to accept a large sum of money for nothing and thanks you kindly for do
ing it —w r ell, far be it from William to turn him down.”
There is nothing extraordinary about William’s outward appearauce.
He is a well-set-up man, ou the right sideof 40, with bright, shrewd eyes
and a good mouth, which, when he smiles, as he frequently does, discloses
perfect teeth of dazzling whiteness. He’s a bit of a bully, as one soon
learns when he has entered “The Open Door.”
Theoretically his hours are from nine to nine. Actually he works
all hours, wandering restlessly through the streets of the old restricted
district, turning into alleys, entering tough saloons, looking for brands to
be snatched from the burning.
lie has a positive genius for being on hand when there is mischief
doing. He prides himself on being able to get to a drunken man before
the policeman on the beat. In a trice he has him through “The Open
Door.” In two shakes he has hisclothes off. Before you could say “Jack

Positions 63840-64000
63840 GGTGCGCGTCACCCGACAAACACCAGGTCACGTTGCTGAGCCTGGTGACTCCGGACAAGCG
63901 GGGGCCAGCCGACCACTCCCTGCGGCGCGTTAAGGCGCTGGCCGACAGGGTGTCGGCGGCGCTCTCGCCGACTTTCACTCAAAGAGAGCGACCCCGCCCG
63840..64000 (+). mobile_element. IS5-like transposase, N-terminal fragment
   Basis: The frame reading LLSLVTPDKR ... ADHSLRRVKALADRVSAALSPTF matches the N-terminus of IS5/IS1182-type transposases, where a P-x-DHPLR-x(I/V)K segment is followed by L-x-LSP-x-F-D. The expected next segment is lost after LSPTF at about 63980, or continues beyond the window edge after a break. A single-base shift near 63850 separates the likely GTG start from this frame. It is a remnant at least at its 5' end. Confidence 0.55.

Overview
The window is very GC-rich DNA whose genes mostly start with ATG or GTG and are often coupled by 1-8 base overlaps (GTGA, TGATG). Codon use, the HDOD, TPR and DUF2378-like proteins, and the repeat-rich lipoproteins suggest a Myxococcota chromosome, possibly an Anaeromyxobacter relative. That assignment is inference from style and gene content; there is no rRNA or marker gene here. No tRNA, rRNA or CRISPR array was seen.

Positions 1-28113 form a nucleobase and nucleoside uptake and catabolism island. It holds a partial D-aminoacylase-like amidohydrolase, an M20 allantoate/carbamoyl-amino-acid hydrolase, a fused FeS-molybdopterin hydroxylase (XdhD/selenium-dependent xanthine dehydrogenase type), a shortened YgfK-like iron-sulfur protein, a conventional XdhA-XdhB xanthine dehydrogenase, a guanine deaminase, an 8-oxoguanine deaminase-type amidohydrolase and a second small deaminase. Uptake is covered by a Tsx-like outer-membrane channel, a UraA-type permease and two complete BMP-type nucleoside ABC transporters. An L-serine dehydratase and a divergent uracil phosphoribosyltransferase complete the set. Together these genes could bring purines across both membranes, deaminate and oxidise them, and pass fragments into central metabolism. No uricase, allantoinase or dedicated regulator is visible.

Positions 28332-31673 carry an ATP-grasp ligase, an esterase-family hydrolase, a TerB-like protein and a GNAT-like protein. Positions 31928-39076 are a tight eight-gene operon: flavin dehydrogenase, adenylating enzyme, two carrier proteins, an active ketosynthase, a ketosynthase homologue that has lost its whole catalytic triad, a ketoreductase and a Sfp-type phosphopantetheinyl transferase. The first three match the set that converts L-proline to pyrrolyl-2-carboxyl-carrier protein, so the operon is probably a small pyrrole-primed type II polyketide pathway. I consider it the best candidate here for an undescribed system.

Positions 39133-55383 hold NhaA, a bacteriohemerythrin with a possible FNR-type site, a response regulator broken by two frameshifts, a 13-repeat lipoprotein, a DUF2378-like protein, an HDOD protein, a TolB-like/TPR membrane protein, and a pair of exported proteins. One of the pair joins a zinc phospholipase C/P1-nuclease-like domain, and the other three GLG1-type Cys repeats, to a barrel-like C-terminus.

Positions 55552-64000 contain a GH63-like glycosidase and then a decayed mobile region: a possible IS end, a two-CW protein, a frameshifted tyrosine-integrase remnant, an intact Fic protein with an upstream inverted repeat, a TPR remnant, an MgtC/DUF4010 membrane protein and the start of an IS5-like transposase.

Robinson” the drunk is in the tub, having, perhaps, ihe first bath in his life
“ln you go,” says William, and the drunk is in a cot, covered to the
chin, and snoring.
Out at 6:30 in the morning, shaky and penitent, the wayward one has
a heart-to-heart talk with William. Breakfast, and, if needed, a second
hand coat. A job, maybe.
“Services tonight,” says William, “and if you don’t show up I’ll
knock your block off. The doctor’s going to preach on ‘Come unto Me,
all ye who are heavy laden.’ It’ll do you good to hear him. ‘Laden’!
You were ‘heavy laden’ last night, all right. To the guaids, my boy! So
mind you, show up on time, or I’ll go get you. And what I’ll do to you’ll
l>e a-plenty.”
The hours I spent with thee, dear heart
Are as a string of pearls to me,
I count them over —every one apart,
Lach hour a pearl, each pearl a prayer
J o still a heart in absence w T rung,
I tell each bead until the end—and there
A cross is hung.
Oh, memories that bless —and burn,
Oh, barren gain—and bitter loss,
I kiss tach bead and strive at last to learn
To kiss the cross,
Sweetheart,
To kiss the cross.
9 9 9
William Is Not A Man Of God
But He Knows the Ham-Sandwich Gospel and so He
Helps the Little Doctor Guide the Down-and-outers
Through the Open Door.
From a Seattle Newspaper
It isn’t Christian sentiment. It’s justice,” said William.
The little doctor sighed. “I confess I don’t understand you, Wiil-
I don’t know what I would do without William,” says the doctor
Gorner
My Rosary
My Rosary
;!
f '